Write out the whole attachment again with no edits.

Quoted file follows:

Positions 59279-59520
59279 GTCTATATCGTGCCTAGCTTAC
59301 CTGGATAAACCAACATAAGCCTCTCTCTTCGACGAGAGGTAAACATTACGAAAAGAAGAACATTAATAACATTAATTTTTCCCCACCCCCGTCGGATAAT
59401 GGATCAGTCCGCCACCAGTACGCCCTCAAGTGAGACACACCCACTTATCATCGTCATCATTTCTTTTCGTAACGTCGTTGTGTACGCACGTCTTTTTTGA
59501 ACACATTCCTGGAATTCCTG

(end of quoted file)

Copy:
Positions 59279-59520
59279 GTCTATATCGTGCCTAGCTTAC
59301 CTGGATAAACCAACATAAGCCTCTCTCTTCGACGAGAGGTAAACATTACGAAAAGAAGAACATTAATAACATTAATTTTTCCCCACCCCCGTCGGATAAT
59401 GGATCAGTCCGCCACCAGTACGCCCTCAAGTGAGACACACCCACTTATCATCGTCATCATTTCTTTTCGTAACGTCGTTGTGTACGCACGTCTTTTTTGA
59501 ACACATTCCTGGAATTCCTG